I once owned a farm in Africa. Sorry, wrong story.
I once resided in the small college town of Athens, West Virginia, home of Concord College, where my father coached football, taught physical education, and ran the men’s dorm on campus. Mother helped out with the dorm, a den mom to the male students. The early ’50’s were easy and graceful.
My parents, younger brother, Bob, and I lived in the apartment attached to the dorm, a splendid life during my Athens Elementary School years. Snows were deep and the summers close to heaven in the high elevation Appalachian Mountains. You could see your breath for many months during the long winters.
Every kid in town had a sled and a bike. I lived for sledding down the steep Girls Dorm Hill and riding my bike around campus and into Athens. There was a movie theater in town, admission a dime, a grocery store and a drug store, a Methodist church that we attended and one for the Baptists two blocks away, a gas station and a cemetery on the road to Princeton, and a barber shop operated by Mr. Litton. When I needed a haircut, I dropped in and casually advised Mr. Litton that my parents would pay him later.
Our town telephones were party lines, a first down for investigators if party lines had existed during my FBI career. Bob and I listened in on our neighbors when Mom wasn’t paying attention, keeping our breathing down, careful not to cough, fart, or drop the phone to go pee.
Mom and my grandmother, Nanny, played the piano daily at home and at church on Sundays. Nanny had also accompanied silent movies in the 1920’s while my grandfather, Big Daddy, ran the projector. We sang at home, hymns or whatever was currently on the charts on The Hit Parade on TV. Bob deliberately sang off key to annoy everyone. I also embraced the trombone at an age when my arm could not reach 7th position on the slide. We were a music family.
I took piano lessons from the elderly and legendary Miss Halroyd, who lived alone in a magnificent house not far from the elementary school. She was a gentle and soft spoken soul with remarkably beautiful hands and elegant fingers. She seemed to play without touching the keys. Many kids in town took lessons from her twice a week, taking turns to leave school and walk to her home. Looking back, Normal Rockwell was hiding around town and secretly painting everything we did.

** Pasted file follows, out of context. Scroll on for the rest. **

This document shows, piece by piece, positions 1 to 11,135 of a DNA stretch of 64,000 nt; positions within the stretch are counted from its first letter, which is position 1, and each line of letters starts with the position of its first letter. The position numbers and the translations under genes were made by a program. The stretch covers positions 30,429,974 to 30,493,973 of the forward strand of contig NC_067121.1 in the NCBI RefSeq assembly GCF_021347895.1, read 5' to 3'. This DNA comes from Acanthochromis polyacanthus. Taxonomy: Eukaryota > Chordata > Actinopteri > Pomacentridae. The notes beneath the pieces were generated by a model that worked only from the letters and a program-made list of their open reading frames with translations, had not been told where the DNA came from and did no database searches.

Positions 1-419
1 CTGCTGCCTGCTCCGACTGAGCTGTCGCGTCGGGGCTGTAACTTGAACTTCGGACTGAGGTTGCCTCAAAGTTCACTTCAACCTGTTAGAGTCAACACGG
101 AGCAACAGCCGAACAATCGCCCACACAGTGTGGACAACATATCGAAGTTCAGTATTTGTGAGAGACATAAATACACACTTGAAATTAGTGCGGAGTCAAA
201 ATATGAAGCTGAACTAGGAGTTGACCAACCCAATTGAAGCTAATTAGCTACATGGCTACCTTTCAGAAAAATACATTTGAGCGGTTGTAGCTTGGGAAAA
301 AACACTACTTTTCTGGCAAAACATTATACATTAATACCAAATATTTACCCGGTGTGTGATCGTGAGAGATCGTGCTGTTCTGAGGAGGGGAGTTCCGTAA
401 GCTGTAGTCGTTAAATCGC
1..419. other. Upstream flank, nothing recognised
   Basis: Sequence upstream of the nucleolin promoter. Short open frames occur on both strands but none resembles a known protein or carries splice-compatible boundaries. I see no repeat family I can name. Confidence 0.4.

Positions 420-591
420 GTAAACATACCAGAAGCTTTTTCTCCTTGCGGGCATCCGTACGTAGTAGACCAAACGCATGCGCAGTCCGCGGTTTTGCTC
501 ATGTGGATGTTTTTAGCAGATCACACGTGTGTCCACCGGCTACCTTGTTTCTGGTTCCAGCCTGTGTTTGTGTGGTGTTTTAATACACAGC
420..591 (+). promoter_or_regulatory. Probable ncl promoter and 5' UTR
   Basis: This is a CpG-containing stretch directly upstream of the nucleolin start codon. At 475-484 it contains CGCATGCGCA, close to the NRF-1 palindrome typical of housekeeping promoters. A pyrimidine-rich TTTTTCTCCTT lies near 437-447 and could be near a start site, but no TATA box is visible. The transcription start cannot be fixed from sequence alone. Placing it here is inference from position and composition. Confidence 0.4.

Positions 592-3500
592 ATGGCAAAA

Miss Halroyd hosted an annual evening spring concert to display the piano prowess of her many students. The event was held on the auditorium stage at Concord College and was attended by college and elementary school faculty, towns people, and children from all over. Everyone dressed up. The selection that I chose to play when I was age 10 was the old spiritual, “Nobody Knows the Trouble I’ve Seen.” I practiced and memorized the piece till I had it cold. We did not use sheet music, performing without a net. I was listed in the polished program as Jackson Owens, my pet family name.
I waited backstage for my turn, nerves crawling yet confident. I walked onto the brightly lit stage in front of an audience of hundreds, knowing that my brother was out there being pinched hard by my mother to keep him from laughing. I wore a spotless sport coat, dark pants, Sunday shirt, wide tie, brown shoes and closely cropped hair thanks to Mr. Litton, a budding FBI agent if I ever saw one. I faced the audience, smiled and formally sat down on the piano bench, shoulders erect to correct my naturally stooped posture. I slowly placed both hands over the piano keys, lowered my fingers and began to play, “Nobody Knows the Trouble I’ve Seen,” AN OCTAVE TOO LOW! Thrown, befuddled, struck stupid by all those lower notes, cast adrift by the piano devil, I abruptly stopped playing, stood, walked to the front of the stage, bowed deeply and with absolute professionalism like I’d seen on the Lawrence Welk Show, and formally walked off stage into the dark embrace of backstage, enveloped in thunderous applause that smothered the gagging laughter of my brother .